The KDFN land claim agreements have a number of distinctive aspects. One reason for this is the fact that KDFN's Traditional Territory encompasses the Yukon's capital and economic heartland, the City of Whitehorse and about 75 percent of the Yukon's population lives within KDFN's Traditional Territory. Also, special arrangements had to be made as KDFN has a long history and strong association with the Yukon River and Whitehorse Waterfront.

Kwanlin Dün's land claim ensures our key heritage sites are protected. The final agreement also provides funding for Kwanlin Dün to share our history and cultural heritage with the community and visitors from around the world. Specific provisions in the agreement include:

KDFN's traditional territory includes the area that Kwanlin Dün people traditionally used and occupied. As part of the land claim settlement, KDFN received 1,036 sq. km. of settlement land within the traditional territory. Chapter 10 of KDFN's Final Agreement aims to maintain and protect important areas in the Yukon by establishing Special Management Areas (SMAs). Under Chapter 10, two SMAs have been created - Kusawa Park and Lewes Marsh Habitat Protection Area.

Kwanlin Dün First Nation, the largest Yukon First Nation is now putting in a system of governance that reflects this new environment of self-determination and moves Kwanlin Dün into the responsibilities of self-government. The transition from an Indian Act government to a Self-Governing First Nation has brought many changes to ensure that Kwanlin Dün First Nation is a government that respects First Nations culture, delivers appropriate programs and services that promote health, wellness and prosperity, and respects the empowerment process of self-government.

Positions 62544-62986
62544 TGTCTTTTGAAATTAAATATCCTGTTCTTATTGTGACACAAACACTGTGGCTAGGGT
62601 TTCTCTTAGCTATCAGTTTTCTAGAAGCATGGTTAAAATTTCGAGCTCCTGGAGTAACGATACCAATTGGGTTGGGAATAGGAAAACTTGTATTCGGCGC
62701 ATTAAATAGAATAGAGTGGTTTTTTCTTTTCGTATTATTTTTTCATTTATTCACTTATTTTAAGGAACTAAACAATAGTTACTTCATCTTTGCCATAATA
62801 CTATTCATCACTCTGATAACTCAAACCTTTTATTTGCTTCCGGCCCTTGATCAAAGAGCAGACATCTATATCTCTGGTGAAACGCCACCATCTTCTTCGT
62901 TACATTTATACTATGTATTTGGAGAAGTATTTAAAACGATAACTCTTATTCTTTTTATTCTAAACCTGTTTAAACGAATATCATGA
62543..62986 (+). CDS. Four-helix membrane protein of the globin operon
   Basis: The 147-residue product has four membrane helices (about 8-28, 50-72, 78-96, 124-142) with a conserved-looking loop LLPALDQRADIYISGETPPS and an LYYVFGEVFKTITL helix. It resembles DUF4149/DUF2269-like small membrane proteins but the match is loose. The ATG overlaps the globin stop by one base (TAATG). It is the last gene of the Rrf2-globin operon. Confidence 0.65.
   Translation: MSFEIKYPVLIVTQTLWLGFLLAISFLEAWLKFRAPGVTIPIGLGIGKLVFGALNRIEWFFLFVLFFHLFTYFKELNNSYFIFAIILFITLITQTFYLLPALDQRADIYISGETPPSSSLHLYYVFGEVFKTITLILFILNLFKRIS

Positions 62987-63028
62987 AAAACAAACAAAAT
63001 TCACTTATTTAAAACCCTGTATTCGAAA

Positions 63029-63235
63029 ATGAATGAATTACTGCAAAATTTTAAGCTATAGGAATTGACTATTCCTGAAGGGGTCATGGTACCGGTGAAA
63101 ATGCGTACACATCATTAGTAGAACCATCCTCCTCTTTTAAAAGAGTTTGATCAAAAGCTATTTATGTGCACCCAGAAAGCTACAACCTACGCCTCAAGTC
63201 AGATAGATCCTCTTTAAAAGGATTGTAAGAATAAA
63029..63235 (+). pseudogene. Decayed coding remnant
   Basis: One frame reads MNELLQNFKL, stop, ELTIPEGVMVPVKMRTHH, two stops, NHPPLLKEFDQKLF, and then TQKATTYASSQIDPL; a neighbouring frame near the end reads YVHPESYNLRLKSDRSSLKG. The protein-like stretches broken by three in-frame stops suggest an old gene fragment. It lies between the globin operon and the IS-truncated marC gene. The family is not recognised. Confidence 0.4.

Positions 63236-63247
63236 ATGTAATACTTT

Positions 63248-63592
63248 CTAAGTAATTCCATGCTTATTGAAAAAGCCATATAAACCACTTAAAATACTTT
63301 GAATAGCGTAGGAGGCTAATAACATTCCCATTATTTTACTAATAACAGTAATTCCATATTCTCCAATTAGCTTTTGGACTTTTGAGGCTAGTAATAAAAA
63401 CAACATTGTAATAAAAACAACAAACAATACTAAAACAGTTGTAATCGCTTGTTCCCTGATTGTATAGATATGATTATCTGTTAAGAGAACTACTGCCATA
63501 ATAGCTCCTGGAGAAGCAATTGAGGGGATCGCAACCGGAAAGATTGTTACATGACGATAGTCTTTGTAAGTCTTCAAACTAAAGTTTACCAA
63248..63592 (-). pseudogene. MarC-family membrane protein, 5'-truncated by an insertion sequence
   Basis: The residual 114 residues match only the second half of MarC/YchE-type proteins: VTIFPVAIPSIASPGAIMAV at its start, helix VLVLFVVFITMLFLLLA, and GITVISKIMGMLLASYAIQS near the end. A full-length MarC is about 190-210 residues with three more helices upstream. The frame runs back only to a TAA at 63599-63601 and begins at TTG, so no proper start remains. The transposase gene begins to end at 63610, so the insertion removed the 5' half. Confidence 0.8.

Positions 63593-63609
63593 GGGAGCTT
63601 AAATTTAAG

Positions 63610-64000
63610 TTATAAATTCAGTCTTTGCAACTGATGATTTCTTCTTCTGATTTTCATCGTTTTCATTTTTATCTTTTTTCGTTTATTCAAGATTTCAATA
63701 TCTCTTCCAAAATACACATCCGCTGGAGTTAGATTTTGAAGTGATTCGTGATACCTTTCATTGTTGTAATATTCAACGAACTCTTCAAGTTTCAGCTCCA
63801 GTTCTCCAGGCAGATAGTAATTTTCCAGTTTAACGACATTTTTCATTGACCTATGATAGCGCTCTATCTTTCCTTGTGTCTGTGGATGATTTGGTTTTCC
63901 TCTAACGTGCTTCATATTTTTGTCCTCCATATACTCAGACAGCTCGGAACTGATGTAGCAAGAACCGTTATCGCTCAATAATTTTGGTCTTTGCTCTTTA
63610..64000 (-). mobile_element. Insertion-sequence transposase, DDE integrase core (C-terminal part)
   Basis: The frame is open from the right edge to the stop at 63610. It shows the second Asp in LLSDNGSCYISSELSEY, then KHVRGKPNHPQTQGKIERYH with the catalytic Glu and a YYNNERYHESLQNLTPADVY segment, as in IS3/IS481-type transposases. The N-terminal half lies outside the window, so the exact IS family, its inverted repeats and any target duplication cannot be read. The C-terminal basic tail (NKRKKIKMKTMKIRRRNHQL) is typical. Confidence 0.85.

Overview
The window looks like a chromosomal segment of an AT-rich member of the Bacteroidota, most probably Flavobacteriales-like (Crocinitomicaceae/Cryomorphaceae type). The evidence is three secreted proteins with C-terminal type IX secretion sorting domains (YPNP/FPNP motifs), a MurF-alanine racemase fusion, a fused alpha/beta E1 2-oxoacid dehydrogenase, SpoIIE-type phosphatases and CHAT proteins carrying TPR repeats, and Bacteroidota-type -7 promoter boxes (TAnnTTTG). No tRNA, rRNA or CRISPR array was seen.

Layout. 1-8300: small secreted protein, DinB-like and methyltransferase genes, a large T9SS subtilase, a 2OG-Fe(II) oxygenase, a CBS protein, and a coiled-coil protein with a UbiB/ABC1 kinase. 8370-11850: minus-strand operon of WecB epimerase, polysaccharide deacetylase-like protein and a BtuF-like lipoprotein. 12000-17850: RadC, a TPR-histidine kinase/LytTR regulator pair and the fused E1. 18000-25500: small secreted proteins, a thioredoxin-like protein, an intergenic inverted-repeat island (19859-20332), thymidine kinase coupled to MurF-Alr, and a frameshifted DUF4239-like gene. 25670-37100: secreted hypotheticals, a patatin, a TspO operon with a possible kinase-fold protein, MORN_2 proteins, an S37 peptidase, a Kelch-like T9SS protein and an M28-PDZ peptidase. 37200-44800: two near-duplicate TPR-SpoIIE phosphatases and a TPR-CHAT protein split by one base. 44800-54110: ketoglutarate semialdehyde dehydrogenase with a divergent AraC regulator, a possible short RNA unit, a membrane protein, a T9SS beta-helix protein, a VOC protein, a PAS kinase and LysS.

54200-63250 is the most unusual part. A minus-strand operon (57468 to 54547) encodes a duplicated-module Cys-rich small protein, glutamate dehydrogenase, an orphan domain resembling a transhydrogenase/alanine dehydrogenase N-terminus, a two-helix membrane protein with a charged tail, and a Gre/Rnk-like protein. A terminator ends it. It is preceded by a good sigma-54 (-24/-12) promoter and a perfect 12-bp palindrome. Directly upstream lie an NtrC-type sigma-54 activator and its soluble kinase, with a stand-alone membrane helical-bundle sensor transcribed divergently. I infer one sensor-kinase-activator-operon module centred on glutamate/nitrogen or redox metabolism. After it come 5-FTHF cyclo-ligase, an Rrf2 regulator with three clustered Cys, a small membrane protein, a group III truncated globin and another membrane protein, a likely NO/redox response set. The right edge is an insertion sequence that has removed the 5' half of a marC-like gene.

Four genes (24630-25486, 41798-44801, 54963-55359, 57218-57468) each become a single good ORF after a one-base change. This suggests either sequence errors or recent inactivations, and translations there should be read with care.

Chief and Council are the elected leaders of the Kwanlin Dün First Nation. Chief and Council draw support from the Elders Council, Youth Council and Judicial Council. Public services such as Health, Housing, and Heritage, Lands and Resources are provided to Citizens by the Kwanlin Dün First Nation self-government. Support services for the self-government are provided through the departments of Human Resources, Finance, Administration, and the Secretariat.

The Kwanlin Dün First Nation has been focused on building internal capacity to manage the challenges and opportunities created through the Final and Self-Government Agreements. Along with the same rights and responsibilities as other Yukon First Nations, Kwanlin Dün First Nation secured special provisions such as major land holdings within the City of Whitehorse and support for completing the Waterfront Cultural Centre. Implementing these Agreements is for the good of all Citizens and has created a new beginning for Kwanlin Dün First Nation.